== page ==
The Gangster film as a genre is one of formula. Like any other genre, there are standards and tropes we come to expect to be in most, if the not all, of the films. There is the innocent guy generally with a girl to protect. He has a set amount of time to get either a product or money to a crime boss. The crime boss is generally not introduced until about a third of the way through the film but his legend is established in other characters conversations. And there are usually a couple of henchmen who do the dirty work for the main boss.
The origins of the gangster film is American with the 1912 film The Musketeers of Pig Alley by DW Griffith one of the earliest examples. The American gangster film sits proudly alongside the Western as one of America’s finest contributions to film history. What is very interesting is when the genre is subverted or filtered through another country’s culture. The most obvious examples in the US are Quentin Tarantino’s 1990s films Reservoir Dogs and Pulp Fiction and Guy Richie’s Lock Stock and Two Smoking Barrels in the UK.
The main problem with the films listed above is not with the films themselves but rather the influence of them on films that came after. In the US in the 1990s there were a lot of films described as Tarantinoesque which were nothing but a pale imitation of his filmic style. In the UK it has been arguably worse. While Lock Stock is no masterpiece, it stands as a towering achievement when stood beside some of the quite appalling films that came after. But what flows through the US to the UK will inevitably flow into Ireland as well. And it is this flow which brings us to Perrier’s Bounty.
Perrier’s Bounty is directed by talented Irish filmmaker Ian Fitzgibbon (Death of a Superhero) and written by Mark O Rowe (Intermission, Boy A). It possesses a heavyweight cast including Cillian Murphy, Brendan Gleeson, Liam Cunningham and Jim Broadbent. There is a serious pedigree here. The plot is a fairly basic one. Michael McCrea (Murphy) has a day to return money owed to gang boss Darren Perrier (Gleeson). Add to this mix, his father (Broadbent) - who turns up to make peace with him - and Perrier’s two henchmen (nicely played by Don Wycherly and Michael Mc Elhatton) who are a constant threat. The film is set up within the classic gangster structure.
First thing to say and it pains me to say it a little as I had heard good things, this film is a mess from start to finish. It falls into the familiar trap of the post Tarantino generation of having every character sound exactly the same. All the characters talk in a quite frankly bizarre way, spurting forth with cod philosophy at every turn for no real reason. It starts to grate 20 minutes in and by the end of the film you are almost pleading with them through the screen to stop talking. This is a serious flaw and a real pity as there are some good lines of dialogue throughout. It is just that they should only have come from one character. Instead they all just came from the screenwriter.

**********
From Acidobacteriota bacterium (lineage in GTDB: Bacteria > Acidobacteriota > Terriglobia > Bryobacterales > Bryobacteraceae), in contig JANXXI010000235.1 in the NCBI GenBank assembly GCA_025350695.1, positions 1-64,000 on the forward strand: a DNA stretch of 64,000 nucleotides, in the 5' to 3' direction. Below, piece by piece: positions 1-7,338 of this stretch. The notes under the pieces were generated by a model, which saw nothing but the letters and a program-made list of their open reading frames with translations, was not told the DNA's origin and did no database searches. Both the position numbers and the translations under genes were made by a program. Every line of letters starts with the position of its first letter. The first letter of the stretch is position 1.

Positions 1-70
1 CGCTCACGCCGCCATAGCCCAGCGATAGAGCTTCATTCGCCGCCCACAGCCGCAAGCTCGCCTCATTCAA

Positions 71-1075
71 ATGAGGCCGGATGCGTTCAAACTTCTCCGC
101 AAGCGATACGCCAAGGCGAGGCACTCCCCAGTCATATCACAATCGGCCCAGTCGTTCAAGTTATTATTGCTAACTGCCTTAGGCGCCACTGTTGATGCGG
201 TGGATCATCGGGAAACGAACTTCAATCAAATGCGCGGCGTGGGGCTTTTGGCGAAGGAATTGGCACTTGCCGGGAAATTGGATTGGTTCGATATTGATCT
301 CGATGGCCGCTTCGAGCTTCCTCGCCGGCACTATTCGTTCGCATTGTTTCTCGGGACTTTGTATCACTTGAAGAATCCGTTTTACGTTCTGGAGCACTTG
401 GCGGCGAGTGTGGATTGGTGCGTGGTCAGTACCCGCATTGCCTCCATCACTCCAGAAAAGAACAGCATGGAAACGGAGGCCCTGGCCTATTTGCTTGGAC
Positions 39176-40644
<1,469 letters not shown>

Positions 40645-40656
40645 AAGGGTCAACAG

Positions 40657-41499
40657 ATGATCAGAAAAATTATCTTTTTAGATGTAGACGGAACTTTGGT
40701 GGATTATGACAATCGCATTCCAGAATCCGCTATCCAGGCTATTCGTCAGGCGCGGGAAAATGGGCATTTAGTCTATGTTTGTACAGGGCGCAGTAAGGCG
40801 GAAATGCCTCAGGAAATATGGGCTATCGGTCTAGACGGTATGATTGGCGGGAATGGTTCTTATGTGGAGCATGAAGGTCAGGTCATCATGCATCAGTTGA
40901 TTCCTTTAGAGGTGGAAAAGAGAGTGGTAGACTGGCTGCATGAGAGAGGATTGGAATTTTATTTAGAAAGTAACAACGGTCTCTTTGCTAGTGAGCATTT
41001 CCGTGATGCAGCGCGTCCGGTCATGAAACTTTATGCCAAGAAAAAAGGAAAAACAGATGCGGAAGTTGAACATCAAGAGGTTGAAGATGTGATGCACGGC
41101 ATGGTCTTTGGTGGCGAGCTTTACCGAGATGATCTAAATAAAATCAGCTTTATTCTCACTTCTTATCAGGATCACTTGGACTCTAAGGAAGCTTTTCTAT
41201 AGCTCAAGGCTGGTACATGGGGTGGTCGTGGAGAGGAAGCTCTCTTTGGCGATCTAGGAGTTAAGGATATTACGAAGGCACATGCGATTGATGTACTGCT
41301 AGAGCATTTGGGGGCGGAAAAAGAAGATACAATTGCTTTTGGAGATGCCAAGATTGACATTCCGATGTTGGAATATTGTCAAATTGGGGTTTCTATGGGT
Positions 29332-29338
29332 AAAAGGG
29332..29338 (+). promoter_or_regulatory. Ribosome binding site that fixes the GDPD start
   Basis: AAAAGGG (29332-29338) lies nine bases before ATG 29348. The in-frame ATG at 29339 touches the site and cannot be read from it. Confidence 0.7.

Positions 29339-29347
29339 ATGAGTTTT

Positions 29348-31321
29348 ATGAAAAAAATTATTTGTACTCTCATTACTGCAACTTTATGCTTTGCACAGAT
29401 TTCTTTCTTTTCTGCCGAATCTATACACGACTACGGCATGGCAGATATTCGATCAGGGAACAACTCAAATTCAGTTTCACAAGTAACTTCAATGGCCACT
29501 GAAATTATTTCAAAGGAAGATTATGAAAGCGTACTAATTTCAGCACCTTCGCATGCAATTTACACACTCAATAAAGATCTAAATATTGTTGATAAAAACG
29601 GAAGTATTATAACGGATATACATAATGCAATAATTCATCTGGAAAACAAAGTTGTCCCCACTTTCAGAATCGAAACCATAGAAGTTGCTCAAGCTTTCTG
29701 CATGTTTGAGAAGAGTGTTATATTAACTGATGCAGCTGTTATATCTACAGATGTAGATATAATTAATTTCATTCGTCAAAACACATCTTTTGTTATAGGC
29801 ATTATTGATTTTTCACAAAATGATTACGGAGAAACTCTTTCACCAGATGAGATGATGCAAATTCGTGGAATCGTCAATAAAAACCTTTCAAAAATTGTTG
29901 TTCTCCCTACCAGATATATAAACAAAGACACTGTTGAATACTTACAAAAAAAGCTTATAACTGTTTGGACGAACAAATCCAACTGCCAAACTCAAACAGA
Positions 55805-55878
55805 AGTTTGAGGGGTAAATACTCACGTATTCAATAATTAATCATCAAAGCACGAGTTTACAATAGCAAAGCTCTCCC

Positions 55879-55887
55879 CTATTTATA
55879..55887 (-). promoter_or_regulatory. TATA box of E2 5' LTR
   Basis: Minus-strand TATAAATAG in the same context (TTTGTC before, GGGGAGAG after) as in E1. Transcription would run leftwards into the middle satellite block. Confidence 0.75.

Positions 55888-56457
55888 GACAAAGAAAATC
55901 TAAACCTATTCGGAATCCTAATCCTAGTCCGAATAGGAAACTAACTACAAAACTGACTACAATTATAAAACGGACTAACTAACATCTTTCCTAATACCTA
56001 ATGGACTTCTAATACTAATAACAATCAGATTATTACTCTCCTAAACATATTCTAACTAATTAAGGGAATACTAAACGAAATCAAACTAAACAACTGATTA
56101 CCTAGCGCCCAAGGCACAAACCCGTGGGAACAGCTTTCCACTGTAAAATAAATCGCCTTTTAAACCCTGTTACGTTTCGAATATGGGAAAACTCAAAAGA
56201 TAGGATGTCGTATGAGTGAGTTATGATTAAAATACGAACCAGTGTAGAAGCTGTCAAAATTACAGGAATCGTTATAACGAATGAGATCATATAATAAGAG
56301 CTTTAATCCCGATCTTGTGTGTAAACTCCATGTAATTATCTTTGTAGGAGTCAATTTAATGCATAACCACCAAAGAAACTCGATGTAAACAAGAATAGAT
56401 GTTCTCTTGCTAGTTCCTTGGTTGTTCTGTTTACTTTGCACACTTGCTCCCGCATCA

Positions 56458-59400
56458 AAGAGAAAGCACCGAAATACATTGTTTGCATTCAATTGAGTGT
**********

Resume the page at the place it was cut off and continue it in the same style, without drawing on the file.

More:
The acting throughout the film is uneven with Murphy playing it like his heart isn’t in it. Cunningham does the best overall with not much to go on. He has become one of our great character actors and should have really been a bigger star than he is. His delivery of a great line is one the films few highlights. Looking a woman up and down in a bar he describes her as ‘dirty, like a bag of carrots’. Gleeson is ok, but he has done this thing before in better films than this. My heart weeps for Broadbent who is comically miscast. His bizarre accent, swaying between English and Irish is absurd. One wonders what possessed him to take the part. There is also a slightly cringe worthy narration from Gabriel Byrne, the purpose of which is to seemingly mock film narration. It doesn’t work. All it does is call to mind narrations that work such as Sam Elliott’s in The Big Lebowski.
Overall, Perrier’s Bounty is not worth the effort to see it. Rowe’s previous screenplay Intermission makes better use of his writing talents. This is a muddled film, caught between aping the 1990s English gangster film and trying to add something through an Irish filter. It succeeds at neither. All involved have gone on to bigger and better things and for that, one imagines, they can breathe a sigh of relief after making this film.